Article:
Presentation on theme: "Deontology ‘Deontology’ come from the Greed word deontos, which means ‘duty.’ This moral tradition is centered around always doing one’s duty. It is ultimately."— Presentation transcript:
Deontology ‘Deontology’ come from the Greed word deontos, which means ‘duty.’ This moral tradition is centered around always doing one’s duty. It is ultimately rooted in Hebraic morality, i.e. the Ten Commandments, which specify one’s duties to God and fellow human beings.
The philosopher most associated with the deontological tradition is Immanuel Kant. Good Will – According to Kant, only those who possess a Good Will are deserving of moral praise. – A person possesses a Good Will when he does his duty simply because it’s his duty, not for any other reason, e.g. for some reward.
– “Even if, by some especially unfortunate fate or by the niggardly provision of stepmotherly nature, this will should be wholly lacking in the power to accomplish its purpose; if, with the greatest effort, it should yet achieve nothing, and only the good will should remain... yet would it, like a jewel, still shine by its own light as something which has its full value in itself. Its usefulness or fruitlessness can neither augment nor diminish this value.” Immanuel Kant, Foundations for the Metaphysics of Morals
– For Kant, what matters is NOT the results of actions, but the motivation behind them. How does one know what one’s duty is? – Categorical Imperative “Act only according to that maxim [rule that] you can at the same time will that it should become a universal law” Immanuel Kant, Foundations for the Metaphysics of Morals
An act is moral only if it is authorized by a rule that can be universalized. If the rule presupposed by an act cannot be universalized, then the act is immoral. For example, the rule Deceitfully promise to repay money if that’s the only way to borrow it cannot be universalized. Deception, which is essential to following this rule, would be impossible if the rule were universalized.
– The Practical Imperative A universal rule that covers all possible cases. “So act as to treat humanity, whether in thine own person or in that of another, in every case, as an end withal [end in him/herself], never as means only.” Immanuel Kant, Foundations for the Metaphysics of Morals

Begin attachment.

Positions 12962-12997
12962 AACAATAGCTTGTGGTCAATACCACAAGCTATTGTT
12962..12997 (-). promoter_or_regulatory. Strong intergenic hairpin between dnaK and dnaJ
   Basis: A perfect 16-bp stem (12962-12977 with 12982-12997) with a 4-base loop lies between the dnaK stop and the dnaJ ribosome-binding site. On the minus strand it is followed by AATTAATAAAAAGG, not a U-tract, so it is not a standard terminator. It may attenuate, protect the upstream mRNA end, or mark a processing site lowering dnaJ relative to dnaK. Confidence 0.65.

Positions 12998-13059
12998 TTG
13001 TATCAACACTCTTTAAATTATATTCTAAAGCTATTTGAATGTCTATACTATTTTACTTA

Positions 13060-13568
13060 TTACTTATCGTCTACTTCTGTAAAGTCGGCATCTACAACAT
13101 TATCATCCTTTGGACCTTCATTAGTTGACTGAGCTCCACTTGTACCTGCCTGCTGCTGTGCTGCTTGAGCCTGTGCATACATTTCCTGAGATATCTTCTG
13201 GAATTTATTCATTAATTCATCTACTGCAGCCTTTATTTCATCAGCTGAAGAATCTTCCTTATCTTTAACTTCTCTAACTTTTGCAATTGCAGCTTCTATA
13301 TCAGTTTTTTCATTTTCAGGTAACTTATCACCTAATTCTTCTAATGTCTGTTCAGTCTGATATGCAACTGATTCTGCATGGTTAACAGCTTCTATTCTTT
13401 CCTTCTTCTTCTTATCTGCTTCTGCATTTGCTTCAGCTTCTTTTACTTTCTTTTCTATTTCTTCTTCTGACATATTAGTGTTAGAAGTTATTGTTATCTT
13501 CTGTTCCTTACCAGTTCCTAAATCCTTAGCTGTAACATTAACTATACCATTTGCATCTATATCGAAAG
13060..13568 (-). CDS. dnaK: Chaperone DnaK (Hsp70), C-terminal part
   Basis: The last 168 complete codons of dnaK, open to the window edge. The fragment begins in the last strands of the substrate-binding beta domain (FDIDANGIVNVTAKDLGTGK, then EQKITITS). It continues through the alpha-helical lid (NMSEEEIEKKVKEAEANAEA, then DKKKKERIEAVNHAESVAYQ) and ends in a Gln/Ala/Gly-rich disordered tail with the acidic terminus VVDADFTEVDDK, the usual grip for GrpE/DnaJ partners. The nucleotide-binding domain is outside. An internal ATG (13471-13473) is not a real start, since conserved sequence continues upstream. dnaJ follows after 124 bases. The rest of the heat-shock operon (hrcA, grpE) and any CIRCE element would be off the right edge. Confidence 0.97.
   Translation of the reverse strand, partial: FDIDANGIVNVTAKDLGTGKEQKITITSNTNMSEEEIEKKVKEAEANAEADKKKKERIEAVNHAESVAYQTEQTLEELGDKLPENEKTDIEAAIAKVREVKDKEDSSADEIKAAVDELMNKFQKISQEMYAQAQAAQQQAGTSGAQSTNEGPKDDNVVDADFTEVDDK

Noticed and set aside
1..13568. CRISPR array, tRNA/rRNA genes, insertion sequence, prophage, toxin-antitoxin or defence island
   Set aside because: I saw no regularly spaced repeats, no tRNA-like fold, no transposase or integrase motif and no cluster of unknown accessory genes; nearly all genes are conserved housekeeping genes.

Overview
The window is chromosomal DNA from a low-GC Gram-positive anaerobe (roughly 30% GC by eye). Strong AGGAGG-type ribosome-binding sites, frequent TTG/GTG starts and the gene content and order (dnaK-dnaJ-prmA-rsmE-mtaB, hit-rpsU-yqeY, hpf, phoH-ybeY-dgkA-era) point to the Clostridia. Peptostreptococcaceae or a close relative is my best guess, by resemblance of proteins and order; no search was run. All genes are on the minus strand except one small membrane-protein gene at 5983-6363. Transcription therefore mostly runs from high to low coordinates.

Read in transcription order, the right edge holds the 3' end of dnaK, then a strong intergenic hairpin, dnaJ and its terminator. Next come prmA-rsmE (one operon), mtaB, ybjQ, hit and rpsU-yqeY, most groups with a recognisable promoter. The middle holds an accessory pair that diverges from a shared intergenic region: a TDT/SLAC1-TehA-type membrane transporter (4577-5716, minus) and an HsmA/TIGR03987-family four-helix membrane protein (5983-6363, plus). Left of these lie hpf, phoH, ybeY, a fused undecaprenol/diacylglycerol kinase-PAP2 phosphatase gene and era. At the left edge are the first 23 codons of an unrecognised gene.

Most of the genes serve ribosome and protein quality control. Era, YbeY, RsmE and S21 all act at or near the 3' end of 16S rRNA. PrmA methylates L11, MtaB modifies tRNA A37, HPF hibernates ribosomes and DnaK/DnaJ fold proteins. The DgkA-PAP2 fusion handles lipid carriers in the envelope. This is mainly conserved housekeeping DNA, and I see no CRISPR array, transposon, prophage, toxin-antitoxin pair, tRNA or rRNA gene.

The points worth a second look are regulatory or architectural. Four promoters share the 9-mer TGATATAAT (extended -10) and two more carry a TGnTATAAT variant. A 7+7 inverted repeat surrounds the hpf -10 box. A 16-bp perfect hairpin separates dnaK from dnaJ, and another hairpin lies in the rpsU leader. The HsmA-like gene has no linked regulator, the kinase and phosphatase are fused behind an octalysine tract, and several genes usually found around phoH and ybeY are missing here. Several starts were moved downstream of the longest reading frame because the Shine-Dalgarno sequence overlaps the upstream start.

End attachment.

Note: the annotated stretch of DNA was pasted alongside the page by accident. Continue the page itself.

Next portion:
To treat a person as an end is to treat him/her as having inherent value and dignity. To treat a person as a means only is to treat him/her as having value only insofar as you can use him/her to achieve some goal. For example: – Making friends with a kid just so that you can play with his cool toys. Kant believed that each human person has inherent value and dignity because only humans are capable of knowing the moral law and choosing to follow it or not.
In other words, only humans can possess a Good Will. Types of Duties – Perfect Duties Duties everyone has to everyone else at all times. Primmum non Nocere – “First, do no harm.” – Everyone always has the duty not to do direct, intentional harm to any innocent person.
– Imperfect Duties Duties that some people have to other people at some times Imperfect duties are duties to protect, defend, and promote the well-being of some person or persons. For example: – Parents have the duty to protect, defend, and promote the well- being of their children.
– Also, elected officials have similar duties toward the citizens committed to their care. Qualifying Principles – Forfeiture One may do direct harm to a non- innocent person to the extent it is necessary to do such harm to prevent harm from being done to the innocent.
– The Principle of Double Effect If an action has two effects, one good and the other evil, one may perform the action so long as: – There is no other way to achieve the good. – The evil is not intended, either for itself or as a means for achieving the good. – The good effect is at least as good as the evil effect is evil.
High Noon – Western made in 1952, starring Gary Cooper and Grace Kelly. – It’s the story of Will Kane, the marshal of the town of Hadleyville, (Cooper) and Amy, his new wife (Kelly).
– Just after Amy and he are married, Kane gets word that Frank Miller is coming back to Hadleyville. – After receiving this news, Kane leaves with Amy on their honeymoon, but, suddenly, he turns around and returns to Hadleyville. – We pick the film up as Kane explains to Amy why he returned.